Many women find that a breast cancer diagnosis and treatments seriously disrupt their sex lives. On the Breastcancer.org Discussion Boards and on our Facebook page, women have told us that many issues related to breast cancer are affecting their ability to desire and have sex, including:
- the stress and anxiety that come with a diagnosis
- pain while recovering from surgery
- physical changes and an altered self-image
- exhaustion, depression, fatigue, nausea and pain from treatments after surgery
- hot flashes, night sweats, decreased libido, weight gain, and joint pain side effects from hormonal therapy
- decreased interest in sex as a side effect of antidepressants
A study suggests that older women who’ve been diagnosed with cancer have less interest in sex and have sex less often than women of the same age who haven’t been diagnosed, but overall have the same sexual problems as undiagnosed women.
The study, “Sexuality among older female cancer survivors,” was presented at the Society of Gynecologic Oncology 2014 Annual Meeting on March 25, 2014.
Because not much research has been done on the sex lives of older women who’ve been diagnosed with cancer, the researchers analyzed information from the National Social Life, Health, and Aging Project database. This study asked questions about sexuality from a representative sample of people aged 57 to 85.
The researchers looked at information from 1,550 women -- 198 of the women were cancer survivors:
- 76 of the women (38.6%) had been diagnosed with breast cancer
- 63 of the women (32.4%) had been diagnosed with cancer of the ovaries, uterus, or cervix
The information was collected about 15 years after the women had been diagnosed.
Similar percentages of women in the diagnosed and non-diagnosed groups said their health was excellent, very good, good, fair, and poor.
About 90% of both diagnosed and non-diagnosed women were married. Of the unmarried women:
- 7% of diagnosed women were living with a significant other
- 3.5% of non-diagnosed women were living with a significant other
The researchers also looked at how much sex the women were having:
- 50% of diagnosed women said they had a current sexual partner compared to 62% of non-diagnosed women
- 45.3% of diagnosed women said they had sex at least once a month compared to 51.1% of non-diagnosed women
- 33% of diagnosed women said they had had sex within the past year compared to 43.9% of non-diagnosed women
When the researchers looked just at women who said they were sexually active:
- 30% of the diagnosed women said they had sex once a month or less often compared to 38.2% of the non-diagnosed women
- 45.2% of diagnosed women said they had sex two to three times a month compared to 28.8% of non-diagnosed women
- 24.8% of diagnosed women said they had sex one or two times or more per week compared to 33% of non-diagnosed women
Diagnosed and non-diagnosed women had about the same amount of specific sexual activity, including:
- vaginal intercourse
- giving or receiving oral sex
Similar percentages of diagnosed and non-diagnosed women reported the same common sexual problems, including:
- vaginal dryness
- inability to climax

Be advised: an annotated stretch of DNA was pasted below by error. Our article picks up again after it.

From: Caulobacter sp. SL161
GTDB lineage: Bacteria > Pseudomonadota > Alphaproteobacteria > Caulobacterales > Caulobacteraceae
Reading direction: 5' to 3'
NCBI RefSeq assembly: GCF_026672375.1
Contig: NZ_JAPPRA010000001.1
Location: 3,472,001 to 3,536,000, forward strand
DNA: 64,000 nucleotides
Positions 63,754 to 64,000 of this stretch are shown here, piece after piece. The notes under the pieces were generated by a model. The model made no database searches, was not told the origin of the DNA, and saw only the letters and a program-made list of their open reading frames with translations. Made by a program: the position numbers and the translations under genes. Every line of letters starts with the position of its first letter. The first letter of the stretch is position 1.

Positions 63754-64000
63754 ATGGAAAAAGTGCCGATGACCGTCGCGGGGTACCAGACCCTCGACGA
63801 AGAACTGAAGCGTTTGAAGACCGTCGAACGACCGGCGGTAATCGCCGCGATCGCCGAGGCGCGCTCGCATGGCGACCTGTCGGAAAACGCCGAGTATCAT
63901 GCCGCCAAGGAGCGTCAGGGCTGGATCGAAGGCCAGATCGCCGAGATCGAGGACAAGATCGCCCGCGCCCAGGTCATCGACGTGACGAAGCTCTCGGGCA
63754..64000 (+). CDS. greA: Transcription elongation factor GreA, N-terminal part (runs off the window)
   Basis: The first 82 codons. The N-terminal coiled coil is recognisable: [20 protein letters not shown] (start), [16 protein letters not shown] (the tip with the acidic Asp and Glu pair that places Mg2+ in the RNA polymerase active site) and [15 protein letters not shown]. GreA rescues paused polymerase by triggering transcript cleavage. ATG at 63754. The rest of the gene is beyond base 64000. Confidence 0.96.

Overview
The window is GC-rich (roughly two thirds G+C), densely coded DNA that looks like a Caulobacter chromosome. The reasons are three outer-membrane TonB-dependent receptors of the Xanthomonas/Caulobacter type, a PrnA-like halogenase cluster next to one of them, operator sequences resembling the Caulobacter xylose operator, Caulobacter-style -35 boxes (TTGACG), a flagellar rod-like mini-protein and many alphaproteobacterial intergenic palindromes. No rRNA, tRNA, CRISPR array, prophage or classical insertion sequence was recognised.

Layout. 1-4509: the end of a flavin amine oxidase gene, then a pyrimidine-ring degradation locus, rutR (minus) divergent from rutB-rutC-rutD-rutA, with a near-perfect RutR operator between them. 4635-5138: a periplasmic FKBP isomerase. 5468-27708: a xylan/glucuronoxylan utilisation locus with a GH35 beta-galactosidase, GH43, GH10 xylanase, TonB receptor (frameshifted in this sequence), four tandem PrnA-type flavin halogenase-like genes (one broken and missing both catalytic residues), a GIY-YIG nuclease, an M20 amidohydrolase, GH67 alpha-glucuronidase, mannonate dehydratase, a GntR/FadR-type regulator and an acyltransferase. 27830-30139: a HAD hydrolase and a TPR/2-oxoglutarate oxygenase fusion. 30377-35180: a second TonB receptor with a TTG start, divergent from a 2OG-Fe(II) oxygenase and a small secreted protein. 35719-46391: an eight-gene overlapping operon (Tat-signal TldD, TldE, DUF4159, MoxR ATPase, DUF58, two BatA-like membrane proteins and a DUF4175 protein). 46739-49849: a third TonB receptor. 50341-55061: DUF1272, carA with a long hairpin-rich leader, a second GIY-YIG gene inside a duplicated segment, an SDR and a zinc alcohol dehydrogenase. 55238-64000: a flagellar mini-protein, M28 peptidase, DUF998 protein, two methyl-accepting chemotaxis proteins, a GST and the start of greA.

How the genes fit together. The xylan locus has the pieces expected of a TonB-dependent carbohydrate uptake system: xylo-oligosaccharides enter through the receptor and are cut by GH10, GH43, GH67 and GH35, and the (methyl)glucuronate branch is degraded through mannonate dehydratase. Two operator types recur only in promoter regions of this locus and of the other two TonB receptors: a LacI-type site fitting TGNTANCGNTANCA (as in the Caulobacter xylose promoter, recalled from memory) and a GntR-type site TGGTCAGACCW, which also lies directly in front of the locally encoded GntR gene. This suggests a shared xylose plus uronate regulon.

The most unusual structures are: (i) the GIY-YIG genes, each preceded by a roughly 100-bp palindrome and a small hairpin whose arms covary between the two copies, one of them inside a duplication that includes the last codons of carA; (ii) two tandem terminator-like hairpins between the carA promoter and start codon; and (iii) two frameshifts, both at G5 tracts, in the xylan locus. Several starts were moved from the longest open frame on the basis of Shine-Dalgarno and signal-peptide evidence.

- performance anxiety
- lack of pleasure
- pain during intercourse
- avoiding sex because of problems
Still, the researchers found that diagnosed women said that some sexual issues became more common as time passed since they were diagnosed, including:
- lack of interest in sex
- inability to climax
- lack of pleasure
It's likely that most women diagnosed with breast cancer think about how their diagnoses and treatments will affect their sexuality, which is understandable. The physical changes and emotional hurdles that go along with diagnosis and treatment can decrease quality of life, including sexuality, for some women. Still, wanting and having satisfying sex during and after breast cancer treatment can be an important part of your overall recovery.
“While this study found that cancer may not affect many aspects of sexuality in older women, it does underscore the importance of sexuality and sexual self-esteem for the cancer survivor,” said Michael Krychman, M.D., executive director of the Southern California Center for Sexual Health and Survivorship Medicine and a member of the Breastcancer.org Professional Advisory Board. “As we age, our sexual functioning changes and so do the things we like to do with our partners, if a partner is available. Diseases such as cancer and their treatments, as well as the psychosocial changes we experience as a result of the disease, all affect sexuality in one way or another.
“It’s critical to create a secure environment for women so they feel comfortable discussing sexual issues,” he continued. “Many healthcare providers, including oncologists, are uncomfortable discussing sexuality after cancer treatment. Sexuality, intimacy, and sensuality are a vital part of the survivor’s experience and any issues deserve to be addressed. Sexuality is a vital component of the human experience.”
If you’ve been diagnosed with breast cancer and are struggling with sexual concerns or problems, know that you aren’t alone. Talk to a trusted healthcare professional about any issues you have. If you’re uncomfortable talking to any of your current doctors about sex, ask for a referral to a doctor who specializes in sexual medicine. An experienced professional can talk through any issues with you, help you discuss any concerns you have with your partner, and suggest options for getting more help if you need it.